I probably didn’t have the best of timing when I arrived in Sydney looking for a job just 10 days before xmas. However come early January when my bank card was screaming at me due to exhaustion, I scored a job as a removals man … or so I thought.

The ‘chance’ meeting

I met my prospective employer on the popular ferry from Sydney Harbour to Manly Beach.  High on life I was willing to talk to and listen to anyone.  A man my friend and I got chatting to on the ferry  offered a simple phone number exchange and rang later that evening as he said he would, to discuss a meeting that would suit both parties.  As planned we met up and to be honest I liked Luke, he was a bit of a lad but funny, and I wanted a job so very badly.  To that date, the offer Luke presented to me seemed my best route into employment  … and that’s where it started.

What followed in the meeting we compliments, loads of them …

You seem like a sound bloke, we’d love to take you on board.  You’re ok for a pommie (yes this is a compliment).  I bet you get all the backpacker chicks (no I didn’t).

… Luke was obviously working me, he even bought me a beer at that very first meeting.

When it came to the job role, it seems he had either worked in the removals industry, or still did.  He seemed to know a lot about it, and even talked about some courses which I had previously heard about through some friends of mine had done some removals courses in the Sydney area a couple of years earlier.

Luke had his story straight and when he mentioned some cash up front I was totally stupid and gave it to him.  $30 (£10 at the time) for my uniform and a down payment on the afore mentioned courses.  It wasn’t a lot, but it was now his and not mine.  As far as I was concerned it was money I would soon earn back.  According to my new boss I was to start the next morning and i trusted this to be true, I thought I was a good judge of character, clearly not.

My first day

I arrived at the designated meeting place the next morning early and waited.  I was quite excited.  Not only would I have money coming in, but I was going to get to know a few locals whilst in the process.  Not always the easiest thing to do when the backpacker party scene is calling on a nightly basis.

2 hours later I was still waiting.  I wasted valuable phone credit trying to contact my ‘boss’ and eventually got through.  Luke assured me he was on the way, but just running a little late and asked me to move to another location closer to him.  So I walked for 30 mins to another location and again began the waiting game.  An hour later I gave up and went back to the hostel.

At first I thought I was in the wrong, so I frantically rang and asked for another chance the next day.  Amazingly my request was granted.  Once more I got myself out of bed early and waited at the designated waiting spot, and again nothing happened.

Now here’s where it started to get silly.  Out of the blue that afternoon once I had again returned to my hostel, I got a text –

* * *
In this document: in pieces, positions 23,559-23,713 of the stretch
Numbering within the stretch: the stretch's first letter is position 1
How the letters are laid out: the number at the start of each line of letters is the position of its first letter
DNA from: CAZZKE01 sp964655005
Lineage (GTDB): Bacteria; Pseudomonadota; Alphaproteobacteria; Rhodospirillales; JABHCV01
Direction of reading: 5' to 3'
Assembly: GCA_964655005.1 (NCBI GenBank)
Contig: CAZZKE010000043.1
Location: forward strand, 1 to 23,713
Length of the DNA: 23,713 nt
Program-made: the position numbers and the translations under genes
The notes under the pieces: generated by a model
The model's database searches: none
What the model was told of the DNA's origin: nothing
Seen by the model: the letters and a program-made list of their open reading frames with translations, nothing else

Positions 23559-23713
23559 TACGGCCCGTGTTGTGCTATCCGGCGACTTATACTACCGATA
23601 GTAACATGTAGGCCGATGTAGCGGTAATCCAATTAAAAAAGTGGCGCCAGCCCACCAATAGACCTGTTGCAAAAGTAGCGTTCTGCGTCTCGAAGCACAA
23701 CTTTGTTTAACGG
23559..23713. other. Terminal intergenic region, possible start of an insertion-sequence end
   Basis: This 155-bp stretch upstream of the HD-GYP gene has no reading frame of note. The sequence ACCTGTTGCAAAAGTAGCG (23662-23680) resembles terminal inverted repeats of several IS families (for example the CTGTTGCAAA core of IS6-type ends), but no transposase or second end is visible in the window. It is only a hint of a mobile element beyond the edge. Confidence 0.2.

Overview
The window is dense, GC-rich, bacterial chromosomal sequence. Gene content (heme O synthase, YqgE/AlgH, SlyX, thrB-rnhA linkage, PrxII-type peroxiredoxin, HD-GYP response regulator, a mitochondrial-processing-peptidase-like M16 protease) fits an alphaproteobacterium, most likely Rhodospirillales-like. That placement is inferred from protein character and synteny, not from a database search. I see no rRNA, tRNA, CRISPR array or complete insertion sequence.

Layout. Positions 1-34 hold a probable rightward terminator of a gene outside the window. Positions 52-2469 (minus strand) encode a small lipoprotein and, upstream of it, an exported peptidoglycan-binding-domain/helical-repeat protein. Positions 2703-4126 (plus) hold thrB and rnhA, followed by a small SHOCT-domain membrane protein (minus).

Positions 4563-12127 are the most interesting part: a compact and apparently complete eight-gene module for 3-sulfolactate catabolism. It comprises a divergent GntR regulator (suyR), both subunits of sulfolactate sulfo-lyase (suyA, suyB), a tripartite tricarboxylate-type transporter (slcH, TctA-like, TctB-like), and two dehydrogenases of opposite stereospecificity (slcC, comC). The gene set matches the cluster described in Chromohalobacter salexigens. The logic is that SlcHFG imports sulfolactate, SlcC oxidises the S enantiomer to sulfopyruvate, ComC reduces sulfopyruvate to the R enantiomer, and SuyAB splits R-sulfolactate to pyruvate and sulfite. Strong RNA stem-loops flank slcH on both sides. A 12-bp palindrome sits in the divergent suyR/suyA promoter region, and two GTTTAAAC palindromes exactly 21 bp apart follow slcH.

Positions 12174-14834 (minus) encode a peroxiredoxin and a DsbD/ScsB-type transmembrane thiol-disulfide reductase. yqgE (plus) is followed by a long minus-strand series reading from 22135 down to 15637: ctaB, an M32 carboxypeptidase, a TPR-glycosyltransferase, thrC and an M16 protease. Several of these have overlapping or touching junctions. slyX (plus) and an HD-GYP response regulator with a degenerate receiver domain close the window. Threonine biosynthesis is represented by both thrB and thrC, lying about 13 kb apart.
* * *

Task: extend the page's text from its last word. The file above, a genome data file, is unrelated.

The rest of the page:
“sorry mate, nightmare with the truck and out of credit, can you get me some and text me the number?”

I was sceptical but stupidly did as asked.  Another $10 down the drain.  I was so desperate to earn money that I tuned into an utter mug who was willing to believe anything.  I knew I was being stupid but I couldn’t stop myself for one reason or another.  In the back of my mind I was obviously suspicious. But there was always the ‘what if’ factor, what if this could lead to employment!?

The game’s up

The final straw came with a call a couple of days after the last failed pick up.  The purpose of the call was to say I could work after the up and coming weekend if I wanted.  I agreed thinking I’d give it one last chance, but told myself that under no circumstances should I pay out any more money if asked …. shock horror I was asked –

“I’m on the way but need to put some money in my kids account and can’t find a parking space, I if give you the account details can you do it and I’ll pay you back later?”.

-I politely declined saying that I had no money on me and it would take a couple of days to get some from my savings account.  I think we both knew the game was up at that point.

I did get one last call a couple of weeks later.  I was offered a job driving around Oz delivering goods, but again I declined.  The swine tried to make up some story about already paying to enroll me on health and safety courses, but I just hung up.


I feel shame in being duped so easily like that.  Looking back its so obvious that I was being tapped up.  Admittedly I made it easy, being so desperate for a job and willing to believe anything, but my ‘boss’ Luke did have a good background story.  I think the key is to not get carried away with the thought that first pay cheque.  Take a step back and look at your situation as an outsider, and ask for a second opinion if you think one is necessary.    For me its lesson learnt, never again I vow, never!


  • use your common sense, if an offer seems suss, it probably is.
  • Never give out money in advance.  Especially when nothing is signed for in advance.
  • Ask for business details such as a company reg number or website address.  If your prospective employers says that none are available be blunt and ask them how you can trust them.
  • Test any phone numbers given to you in the presence of your prospective employer.  It shows you’re watching your back and that they’re not to take you lightly.
  • If something sounds a little suss, as someone for a second opinion.  Ask  your hostel staff what they think.  They may already know about backpacker scams in the area that sounds similar to yours.
  • If you are scammed, inform other people.  Put a note on the hostels notice board.  You may feel silly (I still do), but other people will thank you for the heads up.
  • Report any names and numbers you have to the authorities.